from The American Heritage® Dictionary of the English Language, 4th Edition
- n. The process of applying fire or heat, as in the hardening or glazing of ceramics.
- n. Fuel for fires.
- n. The act or an instance of dismissing someone from a job.
from Wiktionary, Creative Commons Attribution/Share-Alike License
- n. The process of applying heat or fire, especially to clay etc to produce pottery.
- n. The fuel for a fire.
- n. The discharge of a gun or other weapon.
- n. The dismissal of someone from a job.
- v. Present participle of fire.
from the GNU version of the Collaborative International Dictionary of English
- n. The act of discharging firearms.
- n. The mode of introducing fuel into the furnace and working it.
- n. The application of fire, or of a cautery.
- n. The process of partly vitrifying pottery by exposing it to intense heat in a kiln.
- n. Fuel; firewood or coal.
from The Century Dictionary and Cyclopedia
- n. The act of applying fire or of making a fire for any purpose; specifically, the method of treating a furnace with regard to the use of fuel: as, hard firing (supplying fuel frequently and urging the fire); light firing (moderate supplies of fuel at frequent intervals); steady firing; heavy firing.
- n. Fuel; fire-wood or coal.
- n. The exposing of any material to high temperatures to burn, bake, etc.: as, the firing of painted glass to fix the colors; the firing of porcelain to melt and fix the glaze.
- n. The act of discharging firearms.
- n. The application of fire or of a cautery in surgery and farriery; cauterization.
- n. In bell-ringing, the ringing of all the bells in a peal at once. It is practised in England on occasions of general rejoicing or mourning. In the latter case the bells are muffled.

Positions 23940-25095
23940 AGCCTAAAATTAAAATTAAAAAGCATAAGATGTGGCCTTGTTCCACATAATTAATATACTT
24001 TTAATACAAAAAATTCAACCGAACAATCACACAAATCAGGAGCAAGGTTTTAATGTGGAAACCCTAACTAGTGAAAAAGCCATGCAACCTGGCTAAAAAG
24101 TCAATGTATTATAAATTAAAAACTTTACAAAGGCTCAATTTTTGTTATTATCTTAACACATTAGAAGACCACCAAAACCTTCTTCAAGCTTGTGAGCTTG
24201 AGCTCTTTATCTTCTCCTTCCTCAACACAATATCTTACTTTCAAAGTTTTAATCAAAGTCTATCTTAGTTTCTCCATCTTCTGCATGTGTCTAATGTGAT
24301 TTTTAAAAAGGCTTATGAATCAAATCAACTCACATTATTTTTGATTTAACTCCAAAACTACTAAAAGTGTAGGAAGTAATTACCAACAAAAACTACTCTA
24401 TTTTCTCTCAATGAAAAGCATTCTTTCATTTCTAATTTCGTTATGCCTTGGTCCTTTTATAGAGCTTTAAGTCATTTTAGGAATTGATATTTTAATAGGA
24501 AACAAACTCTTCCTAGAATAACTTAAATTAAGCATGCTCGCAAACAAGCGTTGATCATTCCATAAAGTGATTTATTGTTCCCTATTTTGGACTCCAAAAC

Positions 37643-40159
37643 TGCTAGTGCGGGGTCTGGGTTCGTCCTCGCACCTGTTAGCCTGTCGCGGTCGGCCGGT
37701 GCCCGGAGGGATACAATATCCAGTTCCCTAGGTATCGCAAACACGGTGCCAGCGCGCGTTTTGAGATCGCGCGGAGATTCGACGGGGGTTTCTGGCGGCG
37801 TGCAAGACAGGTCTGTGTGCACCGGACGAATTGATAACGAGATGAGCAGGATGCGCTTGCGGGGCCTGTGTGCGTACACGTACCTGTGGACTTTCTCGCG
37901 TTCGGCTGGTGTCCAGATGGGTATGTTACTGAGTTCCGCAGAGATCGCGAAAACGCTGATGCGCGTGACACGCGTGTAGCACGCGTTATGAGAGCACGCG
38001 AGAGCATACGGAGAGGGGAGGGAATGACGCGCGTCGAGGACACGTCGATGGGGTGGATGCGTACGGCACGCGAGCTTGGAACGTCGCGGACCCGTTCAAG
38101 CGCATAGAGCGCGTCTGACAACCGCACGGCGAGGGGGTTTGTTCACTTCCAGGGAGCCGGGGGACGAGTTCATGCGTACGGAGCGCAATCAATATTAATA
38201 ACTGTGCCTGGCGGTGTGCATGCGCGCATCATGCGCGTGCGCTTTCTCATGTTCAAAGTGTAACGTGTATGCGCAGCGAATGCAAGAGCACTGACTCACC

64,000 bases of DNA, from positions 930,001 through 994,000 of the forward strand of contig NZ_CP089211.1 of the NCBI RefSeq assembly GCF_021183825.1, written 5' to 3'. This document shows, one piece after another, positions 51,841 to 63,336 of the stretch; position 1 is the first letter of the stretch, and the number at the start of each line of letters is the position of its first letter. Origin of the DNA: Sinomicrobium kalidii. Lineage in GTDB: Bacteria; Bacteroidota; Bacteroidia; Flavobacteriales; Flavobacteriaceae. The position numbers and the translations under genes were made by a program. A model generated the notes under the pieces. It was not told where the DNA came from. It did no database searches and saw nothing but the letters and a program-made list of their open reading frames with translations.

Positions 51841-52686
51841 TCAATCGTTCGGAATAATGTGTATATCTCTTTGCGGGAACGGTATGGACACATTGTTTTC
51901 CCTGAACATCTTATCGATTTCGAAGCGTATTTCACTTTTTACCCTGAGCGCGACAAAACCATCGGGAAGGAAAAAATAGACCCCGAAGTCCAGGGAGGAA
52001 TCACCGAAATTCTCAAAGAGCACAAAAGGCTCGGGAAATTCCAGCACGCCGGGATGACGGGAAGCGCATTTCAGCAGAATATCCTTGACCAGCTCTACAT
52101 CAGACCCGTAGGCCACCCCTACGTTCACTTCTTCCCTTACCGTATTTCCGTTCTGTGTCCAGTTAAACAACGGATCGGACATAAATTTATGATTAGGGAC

- n. Same as scorching, 3: applied especially to tobacco and corn.
from WordNet 3.0 Copyright 2006 by Princeton University. All rights reserved.
- n. the act of setting something on fire
- n. the act of discharging a gun
- n. the act of firing weapons or artillery at an enemy
- n. the termination of someone's employment (leaving them free to depart)
Sorry, no etymologies found.
If this period between the time of firing and the maximum temperature reported was exactly one minute, the radiation through this period would equal the radiation per one-half minute _before firing_ plus the radiation per one-half minute _after the maximum temperature is reached_; or, the radiation through the one minute interval would be the average of the radiation per minute before firing and the radiation per minute after the maximum.
The Walpin firing is hard to figure out: there are a lot of conflicting stories, including many people who say he was doing a bad job and was impossible to deal with; he also has his defenders.
The North has declared what it calls a firing zone in disputed waters off its west coast.
That emergency Mission Control would be located in what they call the firing room, which is where they launch the space shuttles from.
RON.N.CORCRON., U.N. OBSERVER: Yesterday, throughout the day, we had a number of what we terms firing close.
The ideal trench would be about six by seven feet deep with what they call firing steps so that the men could move in the trench without having their head blown off but when they had to fight, they would step up on the step.
High-speed protons - the direction of the firing is here more important than the speed setting - are allowed to collide with a motionless target area of beryllium.
Israel has committed the genocide on the Gaza strip using its air power and land forces against a virtually unarmed population to stop what it called firing of rockets by Hamas that controls the area.
Cap continues to be the definition of a title firing on all cylinders.
I don't consider what you describe as firing friends since the relationships you describe fall far short of my definition of friendship.
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